You see, I could have used punishment to suppress her unwanted, reactive behaviors. Or I could have managed the hell out of her, ensuring that she never got the chance to practice her reactivity (I'm not sure how I would have done that, but if I were dedicated enough, I probably could have managed it).  However, either of these training options would have meant a significant reduction in her quality of life from where she is today. 

I'm pretty sure Rubi thought she'd died and gone to heaven this weekend.
Photo by Paige.

By reinforcing the behaviors I wanted and setting up situations in which Rubi could succeed, I have not changed who she is at all. At her heart, she is the same passionate, reactive, joyful dog she was two years ago. I have not clipped her wings. I have simply given her the tools and coping mechanisms she needed to get what she wants out of life. 

And we both got something amazing in the process.

She's not drunk, just high on life.
Photo by Paige.

Saturday, July 21, 2012

God Bless the Broken Road

Leaving TCOTC was one of the hardest decisions I have ever made. I don’t regret it, but I remember feeling lost and bereft with out the support of the club at my back. After all, I practically lived there, spending three to five nights a week teaching and training.

In reality, leaving TCOTC was one of those “lose an opportunity, gain the world” situations. In order to keep teaching and taking classes with my dogs, I had to branch out. I got involved in activities that I simply didn’t have time for when I was so absorbed in the club. As a result, I learned a great deal more about teaching people and training dog. I currently have the best teaching gig in the world through ARLP; I teach the classes I want pretty much when I want to teach them. Not training at TCOTC meant that I had to branch out to many new places in order to get myself and my dogs the variety of classes we wanted. I was forced to grow as a trainer, a teacher, and as a person.

And I made a lot of new friends in the process.

Jai and new friend Megan.
Photo by Sarah Brueske.

I invited many of these people over to my house today to celebrate our dog nerdiness together, and it struck me how varied and unique we all are. We span several generations, grew up in several states (those of us who grew up at all, anyway), and have a wide range of experiences. There are dog trainers, sure, but most of us have other ways to support our canine addiction. There are other nurses, a lawyer, pharmacy techs, a social worker, and um, people who do stuff with paperwork . . . Anyway, all of us, no matter how different, were brought together in this moment by our common love not just for our own dogs, but our love for all dogs.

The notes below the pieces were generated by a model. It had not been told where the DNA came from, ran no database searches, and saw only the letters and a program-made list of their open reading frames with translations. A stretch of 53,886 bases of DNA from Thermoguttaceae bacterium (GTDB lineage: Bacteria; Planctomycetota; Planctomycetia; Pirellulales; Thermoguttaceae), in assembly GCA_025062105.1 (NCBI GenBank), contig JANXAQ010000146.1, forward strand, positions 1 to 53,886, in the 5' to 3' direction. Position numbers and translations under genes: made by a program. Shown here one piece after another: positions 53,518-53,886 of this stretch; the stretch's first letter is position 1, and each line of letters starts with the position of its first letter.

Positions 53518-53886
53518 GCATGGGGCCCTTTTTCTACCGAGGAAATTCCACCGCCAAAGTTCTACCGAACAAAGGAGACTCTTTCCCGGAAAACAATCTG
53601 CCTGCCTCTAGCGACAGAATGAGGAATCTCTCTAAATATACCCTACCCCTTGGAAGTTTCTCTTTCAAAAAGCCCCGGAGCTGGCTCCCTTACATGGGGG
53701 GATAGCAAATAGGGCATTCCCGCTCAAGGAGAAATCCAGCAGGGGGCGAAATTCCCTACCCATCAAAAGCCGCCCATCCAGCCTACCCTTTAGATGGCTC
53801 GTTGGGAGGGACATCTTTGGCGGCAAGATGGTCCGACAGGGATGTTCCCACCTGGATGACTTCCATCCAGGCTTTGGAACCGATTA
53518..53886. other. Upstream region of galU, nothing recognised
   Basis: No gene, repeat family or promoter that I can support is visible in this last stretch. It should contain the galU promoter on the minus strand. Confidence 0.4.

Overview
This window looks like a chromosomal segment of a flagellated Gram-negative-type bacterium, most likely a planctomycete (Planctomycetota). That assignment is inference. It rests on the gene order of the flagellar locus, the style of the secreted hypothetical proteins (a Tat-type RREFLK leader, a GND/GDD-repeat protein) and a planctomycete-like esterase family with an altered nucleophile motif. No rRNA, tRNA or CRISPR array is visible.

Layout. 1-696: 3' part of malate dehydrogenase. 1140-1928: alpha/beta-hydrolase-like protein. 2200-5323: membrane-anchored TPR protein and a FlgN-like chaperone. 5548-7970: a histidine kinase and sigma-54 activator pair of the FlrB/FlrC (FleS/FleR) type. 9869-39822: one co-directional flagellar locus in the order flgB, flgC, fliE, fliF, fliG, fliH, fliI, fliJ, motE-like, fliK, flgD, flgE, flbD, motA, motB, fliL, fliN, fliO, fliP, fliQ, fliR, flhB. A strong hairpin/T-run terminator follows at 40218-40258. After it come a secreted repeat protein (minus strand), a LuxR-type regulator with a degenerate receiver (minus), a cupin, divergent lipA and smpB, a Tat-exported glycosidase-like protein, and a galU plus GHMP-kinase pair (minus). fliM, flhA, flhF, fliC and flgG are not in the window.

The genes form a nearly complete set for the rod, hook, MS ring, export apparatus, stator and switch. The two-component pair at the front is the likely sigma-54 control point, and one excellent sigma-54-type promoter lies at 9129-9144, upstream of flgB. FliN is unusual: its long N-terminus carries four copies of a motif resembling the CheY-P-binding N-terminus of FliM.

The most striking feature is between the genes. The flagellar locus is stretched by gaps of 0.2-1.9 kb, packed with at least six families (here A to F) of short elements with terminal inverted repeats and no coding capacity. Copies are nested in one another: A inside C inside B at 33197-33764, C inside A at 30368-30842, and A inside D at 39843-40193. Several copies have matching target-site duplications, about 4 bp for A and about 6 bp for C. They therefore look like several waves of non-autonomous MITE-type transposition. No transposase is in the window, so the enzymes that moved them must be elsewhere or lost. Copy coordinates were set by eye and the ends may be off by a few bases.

As I watch my friends enjoy themselves, I can’t help but think about the unique backgrounds that brought each of my dogs to me. Piper and Allister, the unwanted puppies. The years Rubi spent bouncing from home to home before fate twisted to land her on my doorstep. Maus, my refugee from Onscario. Jai, the dog with no history, who appeared in the St Paul Animal Control kennels one day, desperate for a hand up in life.

Jai is one of those rare fosters who has merged into my household seamlessly. The more dogs I have and the longer I foster, the more I appreciate this. It sometimes seems like one of the dogs is always getting into something – chasing the cats (Maus), picking fights (Rubi), whining about nothing (Allister), or finding new lumps to panic everyone (Piper). Jai has fit himself into this chaos seamlessly.

Photo by Paige.
When you first start fostering, you hem and you haw over fosters like this. How hard it would be to let them go! They are just too perfect! Their forever home will surely cherish them, but could anyone be good enough for this angel? Eventually, you learn to be grateful for the gift that dogs like this are.

And if you’re really smart, you don’t let them slip through your fingers at all.

So here’s the announcement you’ve all been waiting for: Happy Gotcha Day, Jai Isaiah. For here on out, we’re in this together. I got your back, Fatty. 

Photo by Paige.

Thursday, July 5, 2012

Thinking, Knowing, Understanding

Remember back here when I said that this is the part that sucks? Well, here’s the part that’s fun. Jai and I finished our special needs class, and while I don’t know how much lasting behavior change we achieved, I learned a lot about what makes this dog tick. I’m better able to make judgments based on who Jai is as an individual instead on what other dogs like him need. It means better results, a better relationship, and less stress all around.

Plus, y’know, the fun.

One of the things I have noticed over the last five weeks is a gradual improvement in Jai’s work stamina. Jai does not have the temperament of a working dog. He can’t go all day and then some the way Rubi and Piper and Allister can. His play drive, treat drive, and work ethic are all aspects that I have carefully encouraged and grown over the past months, and I’m finally able to see some real, measurable results.